NASA’s rover has landed on Mars. Now what?

“Touchdown confirmed! Perseverance safely on the surface of Mars, ready to begin seeking signs of past life,” the flight controller, Swati Mohan, announced the historical moment on the 18th February. The event marked a new chapter where humans start further exploration on Mars, and to find out whether there are other planets that boast life.

The Perseverance rover, launched by NASA, brings a strong ambition of exploring the life signal on Mars. Since the first close up picture of Mars was released in 1965, scientists have not stopped trying to reach the planet. Previous missions, such as the Curiosity and Opportunity rovers, already proved that there have previously been life signals and wet environments on Mars billions of years ago. Perseverance will be the pioneer to find out whether we are alone in the universe. In the past few decades, countries such as China, Russia, India, and Japan also tried to join the exploration of Mars and follow the USA’s lead.

“Touchdown confirmed! Perseverance safely on the surface of Mars, ready to begin seeking signs of life.”

Swati Mohan, flight controller

Mars is half the size of the Earth, and the gravitational pull is only 38% as strong. Scientists can see features of ancient, flowing liquid; with river valleys, basins, and deltas. Scientists are intrigued by what dramatic event happened on Mars that led to the current dusty and dry planet. What happened to the atmosphere?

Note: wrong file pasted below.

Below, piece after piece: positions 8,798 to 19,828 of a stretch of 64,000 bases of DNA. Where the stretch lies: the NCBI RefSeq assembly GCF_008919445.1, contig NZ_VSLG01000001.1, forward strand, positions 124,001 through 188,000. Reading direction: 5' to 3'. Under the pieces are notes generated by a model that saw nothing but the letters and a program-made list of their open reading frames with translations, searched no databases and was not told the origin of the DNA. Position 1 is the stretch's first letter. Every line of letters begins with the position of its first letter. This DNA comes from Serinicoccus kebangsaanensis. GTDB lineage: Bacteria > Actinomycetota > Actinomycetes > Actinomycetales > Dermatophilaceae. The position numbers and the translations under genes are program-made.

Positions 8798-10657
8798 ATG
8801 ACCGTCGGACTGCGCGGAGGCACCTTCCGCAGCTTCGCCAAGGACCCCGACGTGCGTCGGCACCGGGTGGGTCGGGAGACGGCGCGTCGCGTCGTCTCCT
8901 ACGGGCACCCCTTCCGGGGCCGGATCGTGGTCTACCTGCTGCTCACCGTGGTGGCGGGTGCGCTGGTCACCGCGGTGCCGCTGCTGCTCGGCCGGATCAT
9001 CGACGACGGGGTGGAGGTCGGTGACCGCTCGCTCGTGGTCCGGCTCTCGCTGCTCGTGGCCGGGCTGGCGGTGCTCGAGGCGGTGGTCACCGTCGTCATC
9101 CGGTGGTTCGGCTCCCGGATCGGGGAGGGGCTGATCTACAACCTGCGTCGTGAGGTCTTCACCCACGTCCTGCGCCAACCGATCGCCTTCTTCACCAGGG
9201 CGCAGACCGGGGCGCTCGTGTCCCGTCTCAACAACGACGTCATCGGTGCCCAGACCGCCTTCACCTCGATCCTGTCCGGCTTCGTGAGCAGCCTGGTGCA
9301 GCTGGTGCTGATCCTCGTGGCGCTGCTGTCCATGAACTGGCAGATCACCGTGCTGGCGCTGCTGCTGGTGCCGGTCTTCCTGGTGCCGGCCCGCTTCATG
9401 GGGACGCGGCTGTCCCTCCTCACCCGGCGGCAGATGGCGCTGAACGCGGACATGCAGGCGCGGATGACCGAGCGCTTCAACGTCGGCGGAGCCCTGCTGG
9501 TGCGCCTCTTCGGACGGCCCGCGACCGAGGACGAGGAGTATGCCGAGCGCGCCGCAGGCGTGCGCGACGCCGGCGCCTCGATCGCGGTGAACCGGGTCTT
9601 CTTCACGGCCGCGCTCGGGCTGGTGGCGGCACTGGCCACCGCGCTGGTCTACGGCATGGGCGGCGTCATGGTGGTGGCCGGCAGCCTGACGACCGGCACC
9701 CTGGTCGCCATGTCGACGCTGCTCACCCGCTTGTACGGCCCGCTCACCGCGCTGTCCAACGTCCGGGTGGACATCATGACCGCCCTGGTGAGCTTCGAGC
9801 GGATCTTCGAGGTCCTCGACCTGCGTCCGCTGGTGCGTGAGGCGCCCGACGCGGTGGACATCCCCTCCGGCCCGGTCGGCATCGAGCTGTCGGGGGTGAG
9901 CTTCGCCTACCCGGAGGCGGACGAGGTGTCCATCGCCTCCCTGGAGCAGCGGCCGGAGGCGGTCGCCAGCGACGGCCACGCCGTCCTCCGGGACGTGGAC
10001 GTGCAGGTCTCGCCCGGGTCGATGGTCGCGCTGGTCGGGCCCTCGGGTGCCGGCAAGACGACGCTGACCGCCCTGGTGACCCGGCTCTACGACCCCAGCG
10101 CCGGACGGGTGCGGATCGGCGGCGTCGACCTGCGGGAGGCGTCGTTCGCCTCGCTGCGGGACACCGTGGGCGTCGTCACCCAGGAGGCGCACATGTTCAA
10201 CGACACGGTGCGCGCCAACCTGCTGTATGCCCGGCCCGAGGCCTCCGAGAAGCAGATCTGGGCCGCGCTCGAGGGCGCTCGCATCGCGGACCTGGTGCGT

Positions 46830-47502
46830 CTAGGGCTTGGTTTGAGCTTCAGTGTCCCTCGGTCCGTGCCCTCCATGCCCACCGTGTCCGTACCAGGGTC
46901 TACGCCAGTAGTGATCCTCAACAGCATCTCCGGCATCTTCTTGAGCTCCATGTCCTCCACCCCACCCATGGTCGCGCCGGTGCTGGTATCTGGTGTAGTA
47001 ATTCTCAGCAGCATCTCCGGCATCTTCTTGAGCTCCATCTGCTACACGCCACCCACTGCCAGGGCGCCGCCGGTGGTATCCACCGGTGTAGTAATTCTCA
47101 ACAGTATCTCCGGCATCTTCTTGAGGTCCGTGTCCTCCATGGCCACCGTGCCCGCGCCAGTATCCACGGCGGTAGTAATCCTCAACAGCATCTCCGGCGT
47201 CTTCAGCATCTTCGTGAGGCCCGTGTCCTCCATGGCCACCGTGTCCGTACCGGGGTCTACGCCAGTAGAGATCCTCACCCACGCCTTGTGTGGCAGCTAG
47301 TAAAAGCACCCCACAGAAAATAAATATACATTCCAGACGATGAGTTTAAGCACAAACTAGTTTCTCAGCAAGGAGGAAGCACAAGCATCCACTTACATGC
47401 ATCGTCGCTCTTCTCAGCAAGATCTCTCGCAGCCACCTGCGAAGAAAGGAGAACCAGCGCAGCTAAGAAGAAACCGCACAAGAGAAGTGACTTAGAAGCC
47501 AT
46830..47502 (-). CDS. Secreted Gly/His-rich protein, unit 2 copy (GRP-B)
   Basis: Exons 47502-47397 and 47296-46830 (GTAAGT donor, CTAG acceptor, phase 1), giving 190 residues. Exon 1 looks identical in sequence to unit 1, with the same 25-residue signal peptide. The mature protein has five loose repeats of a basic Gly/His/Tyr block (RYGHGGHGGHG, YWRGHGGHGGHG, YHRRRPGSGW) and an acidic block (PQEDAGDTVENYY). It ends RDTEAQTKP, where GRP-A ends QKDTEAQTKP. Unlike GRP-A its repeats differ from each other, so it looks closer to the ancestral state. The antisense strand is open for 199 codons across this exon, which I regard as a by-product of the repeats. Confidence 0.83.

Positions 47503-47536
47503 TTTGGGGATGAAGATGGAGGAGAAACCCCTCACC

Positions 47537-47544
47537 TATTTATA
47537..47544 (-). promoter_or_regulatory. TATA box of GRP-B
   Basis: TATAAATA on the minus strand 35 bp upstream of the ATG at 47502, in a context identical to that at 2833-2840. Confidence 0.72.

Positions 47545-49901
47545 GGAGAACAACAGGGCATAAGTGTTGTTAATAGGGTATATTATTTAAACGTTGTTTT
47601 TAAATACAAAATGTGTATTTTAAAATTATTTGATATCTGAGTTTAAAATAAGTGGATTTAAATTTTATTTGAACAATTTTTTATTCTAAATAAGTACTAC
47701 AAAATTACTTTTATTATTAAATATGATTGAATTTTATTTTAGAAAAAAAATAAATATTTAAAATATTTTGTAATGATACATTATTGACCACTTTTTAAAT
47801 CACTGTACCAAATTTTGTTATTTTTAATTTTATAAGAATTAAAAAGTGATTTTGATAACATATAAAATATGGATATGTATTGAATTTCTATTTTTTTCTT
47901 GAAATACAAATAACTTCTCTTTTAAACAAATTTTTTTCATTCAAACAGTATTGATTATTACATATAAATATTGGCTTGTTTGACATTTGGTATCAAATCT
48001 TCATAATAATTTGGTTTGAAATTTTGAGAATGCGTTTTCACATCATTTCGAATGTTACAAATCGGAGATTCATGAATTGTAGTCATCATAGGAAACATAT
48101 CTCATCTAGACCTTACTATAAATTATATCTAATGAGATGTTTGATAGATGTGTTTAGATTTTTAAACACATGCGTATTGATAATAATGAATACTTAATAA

Meanwhile, NASA also design creative projects for the younger generation to join. There are over a million students taking part in the projects to learn more about Mars. This includes watching live-stream interviews with scientists, who teach them how NASA’s projects work and about the structure of spacecrafts. Every week, students get hands-on opportunities to raise their interest in working as scientists in the future.

First images and audio from Mars from NASA’s Perseverance rover. Source: The Guardian.

Every step forward after touchdown on Mars is difficult. “We do it very carefully. We toe-dip; we make sure that nothing goes wrong, and at the end of that is when we start the next set of checkouts where we’ll deploy the arm [a flexible “tool belt” of equipment for exploring Mars]. We’ll do our first drive — about five meters forward and back. The next challenge of Perseverance is transfering the data back to the Earth to maintain long distance control.”

The next joint-visitor to the planet will come from China and Dubai, which were launched last year. China mission Tianwen-1, will try to land its own rover on Mars as early as May.

By Jian Feng

Featured image via NASA.